our legal systems, in order to stop us destroying them’ (MM 228).

If I was attempting a detailed discussion of the OPM, I would have to pay more
attention than I can here to the heroism of their resistance to the Indonesians, to the atrocities
that continue to be committed and to the western corporations involved in the destruction of
their land and their culture. Suffice to say that their social organisation is of the kind
advocated by Deleuze and Guattari. They have social structures which emphasise the local
and which are responsive to their immediate environment. This relation is under attack. The
OPM activist says: ‘Indonesia have a policy of uniting the diversity; everybody’s Indonesian
and must speak the Indonesian language, behave like Indonesian people and don’t say
anything which distinguishes you from the others’ (RJ 230). ‘There is a certain way you
must have your hair, how to put on your clothes. If this is not the way they want then you are
rebelling’ (RJ 232). The interviewee’s uncle was killed by Indonesian soldiers for being
dressed untidily. The Papuans are therefore victims of a majoritarian agenda which attempts
to transplant the western model of the nation-state. Their ways of life are being destroyed in
order to carry out a “real subsumption” of West Papua into the Indonesian state and the
global economic system. Thus, the imagery of “motes in the eye”, disavowal,
supplementation and the hidden underside of the western system become irrelevant. The
situation is closer to one of entrapment and overcoding, violent territorialisation and struggles
to prevent it, and a struggle between (relatively) deterritorialised and smoothly organised
resistance groups and (relatively) territorialising and striated hierarchic impositional
assemblages. The OPM is a Deleuzian “war machine” disrupting the spread of capitalist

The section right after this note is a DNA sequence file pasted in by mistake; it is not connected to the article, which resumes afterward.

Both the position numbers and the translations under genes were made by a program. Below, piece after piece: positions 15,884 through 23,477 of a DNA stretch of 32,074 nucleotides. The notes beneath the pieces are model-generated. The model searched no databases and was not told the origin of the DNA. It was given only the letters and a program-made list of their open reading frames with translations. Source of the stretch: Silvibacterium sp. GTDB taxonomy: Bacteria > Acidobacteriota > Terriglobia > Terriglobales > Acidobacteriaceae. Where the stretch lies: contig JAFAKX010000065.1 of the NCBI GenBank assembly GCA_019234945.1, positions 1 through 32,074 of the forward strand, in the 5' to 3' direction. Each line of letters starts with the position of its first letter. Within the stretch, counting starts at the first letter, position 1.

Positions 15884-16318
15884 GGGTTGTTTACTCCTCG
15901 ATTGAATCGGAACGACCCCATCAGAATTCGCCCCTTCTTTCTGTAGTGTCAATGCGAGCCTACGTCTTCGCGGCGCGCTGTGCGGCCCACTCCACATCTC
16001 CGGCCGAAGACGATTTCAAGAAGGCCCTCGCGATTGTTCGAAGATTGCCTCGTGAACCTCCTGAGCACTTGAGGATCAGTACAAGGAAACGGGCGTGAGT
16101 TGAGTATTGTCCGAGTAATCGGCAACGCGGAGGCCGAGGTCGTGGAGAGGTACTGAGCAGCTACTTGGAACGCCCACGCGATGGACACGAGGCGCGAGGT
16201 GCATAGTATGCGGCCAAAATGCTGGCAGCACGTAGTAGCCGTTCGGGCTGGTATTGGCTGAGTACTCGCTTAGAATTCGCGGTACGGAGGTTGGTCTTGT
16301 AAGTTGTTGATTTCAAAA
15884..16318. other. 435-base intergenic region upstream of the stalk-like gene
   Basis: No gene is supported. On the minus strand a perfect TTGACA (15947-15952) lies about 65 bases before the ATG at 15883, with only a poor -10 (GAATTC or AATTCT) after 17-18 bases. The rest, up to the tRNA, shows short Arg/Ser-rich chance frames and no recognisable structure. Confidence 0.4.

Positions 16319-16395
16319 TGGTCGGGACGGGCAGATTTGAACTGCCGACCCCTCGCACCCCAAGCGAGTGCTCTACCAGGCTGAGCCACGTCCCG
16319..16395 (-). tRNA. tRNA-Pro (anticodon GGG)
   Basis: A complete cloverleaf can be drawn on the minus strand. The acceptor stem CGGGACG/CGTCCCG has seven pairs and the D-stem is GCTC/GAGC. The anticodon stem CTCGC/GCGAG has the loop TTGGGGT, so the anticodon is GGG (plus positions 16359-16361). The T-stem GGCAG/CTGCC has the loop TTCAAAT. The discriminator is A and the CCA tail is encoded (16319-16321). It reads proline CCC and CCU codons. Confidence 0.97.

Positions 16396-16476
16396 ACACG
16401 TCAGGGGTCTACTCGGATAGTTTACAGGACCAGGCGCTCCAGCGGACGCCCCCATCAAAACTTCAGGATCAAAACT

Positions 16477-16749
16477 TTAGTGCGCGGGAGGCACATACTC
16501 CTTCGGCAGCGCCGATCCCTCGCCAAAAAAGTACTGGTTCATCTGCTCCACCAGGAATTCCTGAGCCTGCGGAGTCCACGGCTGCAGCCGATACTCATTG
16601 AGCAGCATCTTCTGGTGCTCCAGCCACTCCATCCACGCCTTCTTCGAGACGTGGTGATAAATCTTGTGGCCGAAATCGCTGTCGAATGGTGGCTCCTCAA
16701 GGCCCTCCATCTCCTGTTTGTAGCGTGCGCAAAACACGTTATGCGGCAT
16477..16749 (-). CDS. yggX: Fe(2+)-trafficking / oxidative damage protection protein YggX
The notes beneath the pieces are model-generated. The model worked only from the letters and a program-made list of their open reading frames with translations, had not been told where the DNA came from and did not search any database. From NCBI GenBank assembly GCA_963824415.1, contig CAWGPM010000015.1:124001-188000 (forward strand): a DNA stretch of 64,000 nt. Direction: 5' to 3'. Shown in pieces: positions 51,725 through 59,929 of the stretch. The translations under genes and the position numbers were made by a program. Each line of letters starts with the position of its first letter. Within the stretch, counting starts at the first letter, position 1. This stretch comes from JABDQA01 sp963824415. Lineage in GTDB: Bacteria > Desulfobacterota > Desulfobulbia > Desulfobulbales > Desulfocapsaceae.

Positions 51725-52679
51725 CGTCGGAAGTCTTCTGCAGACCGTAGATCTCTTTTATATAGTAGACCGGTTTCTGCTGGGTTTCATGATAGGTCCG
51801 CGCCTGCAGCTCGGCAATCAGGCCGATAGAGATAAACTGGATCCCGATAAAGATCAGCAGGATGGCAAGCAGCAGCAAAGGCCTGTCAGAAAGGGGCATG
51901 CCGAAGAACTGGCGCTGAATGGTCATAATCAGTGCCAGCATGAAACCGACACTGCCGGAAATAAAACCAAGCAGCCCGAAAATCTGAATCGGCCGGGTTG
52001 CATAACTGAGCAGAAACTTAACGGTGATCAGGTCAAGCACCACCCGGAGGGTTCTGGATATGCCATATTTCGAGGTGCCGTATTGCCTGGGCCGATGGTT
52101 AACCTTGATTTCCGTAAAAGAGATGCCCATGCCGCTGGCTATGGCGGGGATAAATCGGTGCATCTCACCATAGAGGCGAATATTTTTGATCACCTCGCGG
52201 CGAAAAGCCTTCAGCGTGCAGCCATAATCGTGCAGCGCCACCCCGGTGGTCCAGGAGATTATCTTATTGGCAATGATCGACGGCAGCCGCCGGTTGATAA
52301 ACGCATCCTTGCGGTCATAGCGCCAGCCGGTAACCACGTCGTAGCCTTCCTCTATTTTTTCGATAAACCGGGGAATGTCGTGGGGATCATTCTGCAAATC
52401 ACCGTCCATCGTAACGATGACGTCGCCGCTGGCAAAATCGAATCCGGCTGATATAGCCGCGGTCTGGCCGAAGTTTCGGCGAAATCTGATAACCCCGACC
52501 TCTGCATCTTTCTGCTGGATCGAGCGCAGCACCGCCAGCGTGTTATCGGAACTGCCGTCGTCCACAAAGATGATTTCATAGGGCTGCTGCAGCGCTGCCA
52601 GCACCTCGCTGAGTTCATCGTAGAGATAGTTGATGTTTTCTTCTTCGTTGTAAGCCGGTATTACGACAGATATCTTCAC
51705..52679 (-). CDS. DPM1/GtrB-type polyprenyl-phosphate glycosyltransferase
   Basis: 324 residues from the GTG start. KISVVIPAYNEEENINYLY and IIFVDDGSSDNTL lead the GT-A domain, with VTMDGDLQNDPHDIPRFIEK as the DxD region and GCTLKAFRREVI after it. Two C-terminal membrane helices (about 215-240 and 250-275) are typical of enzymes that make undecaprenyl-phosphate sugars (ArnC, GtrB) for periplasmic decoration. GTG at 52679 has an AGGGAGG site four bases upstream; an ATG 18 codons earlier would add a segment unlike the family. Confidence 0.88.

monoculture.

It is not necessary that a movement be perfectly “Deleuzian” in order to qualify for such a label. However, it
should be noted that the OPM is rather less “conservative” than its tradition-defending rhetoric would imply.
The section in the interview which deals with women reveals how traditional gender roles are changing due to
the situation of resistance. Another interesting development is the way that, to the chagrin of the eco-anarchist


Postcolonial theory would presumably support their struggle, as would the kind of
Deleuzian approach I advocate here. However, the Papuans’ struggle is of a kind which fits
badly with the Lacanian and Derridean models discussed above. The Papuans resist the
imposition of western and Indonesian regimes of knowledge and power. The OPM member
says, ‘I would say that we have our own way, which is better. We know how to balance the
ecosystem’ (RJ 231). Thus, they are less a disavowed symptom of western power than a
group which has remained - so far - predominantly outside its grasp. Indeed, companies and
the Indonesian state are attacking the Papuans precisely because West Papua is substantively
outside the capitalist world system, and they wish to bring it inside. In response to this
attempt, the OPM insist on their right to remain outside this oppressive system. An OPM
communique makes this clear. ‘[P]eople might ask, “Do they want a nation state called West
Papua?” The answer of course is “Nein!” We instead want to be left alone as we have been
and as we are. It does not matter if we are regarded as primitives. The struggle to free West
Papua is not to take away one government and then replace it with a new government. We do